“She died of exhaustion, you know,” said Andrew Turner, the present custodian of Sarah Nelson’s Grasmere Gingerbread. Mind you, she was 88 by the time she mixed her last batch of flour, sugar, butter and ginger. She’s buried in the churchyard of St Cuthbert’s Grasmere, just behind the tiny, white painted shop-cum bakery where she baked her masterpieces. Incidentally, William Wordsworth and other members of his family are buried in the same churchyard. Oddly, while I respect WW, I love Sarah Nelson. There is something that lifts the heart when you step into a place of business suffused with a warm fug of molten butter and sugar shot through with spice, and more so when you nibble a thin, elegant tongue of gingerbread, firm in the middle sandy on the outside, rich in butter, warm with ginger.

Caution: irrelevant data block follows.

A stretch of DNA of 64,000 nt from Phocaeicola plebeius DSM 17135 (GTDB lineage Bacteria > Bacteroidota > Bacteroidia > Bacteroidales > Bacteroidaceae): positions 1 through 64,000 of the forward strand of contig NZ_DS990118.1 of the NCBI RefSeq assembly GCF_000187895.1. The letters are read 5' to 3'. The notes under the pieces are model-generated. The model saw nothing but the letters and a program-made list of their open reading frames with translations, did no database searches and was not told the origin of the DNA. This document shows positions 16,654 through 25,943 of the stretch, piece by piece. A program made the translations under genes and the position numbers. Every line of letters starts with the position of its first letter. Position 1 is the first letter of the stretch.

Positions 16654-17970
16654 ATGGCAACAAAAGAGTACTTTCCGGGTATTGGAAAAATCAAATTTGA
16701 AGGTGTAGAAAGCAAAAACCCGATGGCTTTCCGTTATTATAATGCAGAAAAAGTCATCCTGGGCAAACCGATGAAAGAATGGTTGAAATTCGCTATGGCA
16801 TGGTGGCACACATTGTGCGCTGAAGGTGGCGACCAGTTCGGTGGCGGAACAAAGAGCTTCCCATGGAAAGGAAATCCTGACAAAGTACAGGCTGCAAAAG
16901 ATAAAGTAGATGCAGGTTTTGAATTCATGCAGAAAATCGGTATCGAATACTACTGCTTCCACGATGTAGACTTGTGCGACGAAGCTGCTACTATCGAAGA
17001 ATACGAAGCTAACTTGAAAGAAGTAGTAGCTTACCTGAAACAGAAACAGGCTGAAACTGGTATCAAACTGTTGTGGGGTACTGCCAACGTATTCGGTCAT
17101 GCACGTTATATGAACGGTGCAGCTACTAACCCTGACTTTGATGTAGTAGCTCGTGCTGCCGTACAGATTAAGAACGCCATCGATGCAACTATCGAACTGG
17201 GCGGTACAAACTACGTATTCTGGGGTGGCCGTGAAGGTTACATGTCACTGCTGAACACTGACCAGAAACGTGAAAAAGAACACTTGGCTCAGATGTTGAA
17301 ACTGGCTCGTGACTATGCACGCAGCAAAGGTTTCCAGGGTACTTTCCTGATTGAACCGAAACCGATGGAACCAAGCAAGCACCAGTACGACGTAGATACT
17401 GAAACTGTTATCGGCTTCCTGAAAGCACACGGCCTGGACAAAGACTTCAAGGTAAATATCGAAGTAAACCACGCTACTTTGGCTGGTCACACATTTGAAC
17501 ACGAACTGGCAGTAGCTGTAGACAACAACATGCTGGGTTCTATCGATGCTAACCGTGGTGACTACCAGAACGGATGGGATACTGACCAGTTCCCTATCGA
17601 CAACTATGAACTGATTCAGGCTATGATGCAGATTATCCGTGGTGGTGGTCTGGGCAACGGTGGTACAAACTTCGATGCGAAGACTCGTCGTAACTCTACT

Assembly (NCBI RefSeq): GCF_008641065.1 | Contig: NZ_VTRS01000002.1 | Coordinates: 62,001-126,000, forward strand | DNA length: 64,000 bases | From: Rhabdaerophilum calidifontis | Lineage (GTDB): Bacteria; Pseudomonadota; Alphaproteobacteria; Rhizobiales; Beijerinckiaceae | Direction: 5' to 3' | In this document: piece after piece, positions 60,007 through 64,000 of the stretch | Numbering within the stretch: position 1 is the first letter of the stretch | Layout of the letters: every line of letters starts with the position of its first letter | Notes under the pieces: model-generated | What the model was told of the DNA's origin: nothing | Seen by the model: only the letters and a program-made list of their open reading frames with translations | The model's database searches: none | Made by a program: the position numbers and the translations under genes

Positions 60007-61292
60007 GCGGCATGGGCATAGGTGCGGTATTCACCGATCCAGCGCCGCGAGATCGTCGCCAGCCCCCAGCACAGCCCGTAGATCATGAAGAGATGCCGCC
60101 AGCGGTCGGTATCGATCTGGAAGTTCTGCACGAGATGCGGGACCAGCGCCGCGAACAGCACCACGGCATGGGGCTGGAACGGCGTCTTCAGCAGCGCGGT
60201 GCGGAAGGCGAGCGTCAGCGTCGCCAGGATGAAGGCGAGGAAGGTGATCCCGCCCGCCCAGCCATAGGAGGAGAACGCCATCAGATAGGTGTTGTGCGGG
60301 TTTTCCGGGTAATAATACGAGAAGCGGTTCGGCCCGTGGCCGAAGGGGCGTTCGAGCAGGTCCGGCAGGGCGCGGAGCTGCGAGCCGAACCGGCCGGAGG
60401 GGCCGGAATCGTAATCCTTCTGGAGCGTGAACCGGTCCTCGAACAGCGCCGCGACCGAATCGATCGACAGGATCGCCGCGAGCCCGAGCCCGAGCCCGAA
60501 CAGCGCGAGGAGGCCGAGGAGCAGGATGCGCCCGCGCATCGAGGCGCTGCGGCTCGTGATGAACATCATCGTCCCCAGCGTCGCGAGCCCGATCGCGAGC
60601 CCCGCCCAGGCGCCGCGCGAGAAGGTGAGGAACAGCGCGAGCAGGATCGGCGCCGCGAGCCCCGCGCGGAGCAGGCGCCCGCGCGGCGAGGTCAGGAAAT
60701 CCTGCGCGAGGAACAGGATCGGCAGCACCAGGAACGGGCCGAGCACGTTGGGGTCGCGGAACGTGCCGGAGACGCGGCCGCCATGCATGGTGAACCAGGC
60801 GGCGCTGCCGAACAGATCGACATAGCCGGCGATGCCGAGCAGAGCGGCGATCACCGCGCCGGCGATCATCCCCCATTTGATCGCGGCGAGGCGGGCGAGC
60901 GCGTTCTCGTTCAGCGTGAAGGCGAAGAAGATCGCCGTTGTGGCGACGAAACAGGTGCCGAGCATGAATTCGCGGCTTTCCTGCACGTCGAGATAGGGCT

I didn’t know that baking ginger bread was such a punishing business, but talking to Andrew you realise that it’s not something you can run as a hobby, not if you’re going to do it properly, baking the ginger bread fresh each day, 361 days a year, using just the same basic ingredients that Sarah Nelson uses, to the same exacting standards, mixing the flour and sugar by hand (the hard and critical part), using no E numbers or additives to extend shelf life, and wrap each block in the distinctive blue-and-white paper. Listening to him explain the process, you develop a great respect for Sarah Nelson, and for Andrew and his wife who carry on the great tradition.
Sarah Nelson’s Grasmere Gingerbread, Church Cottage, Grasmere, Ambleside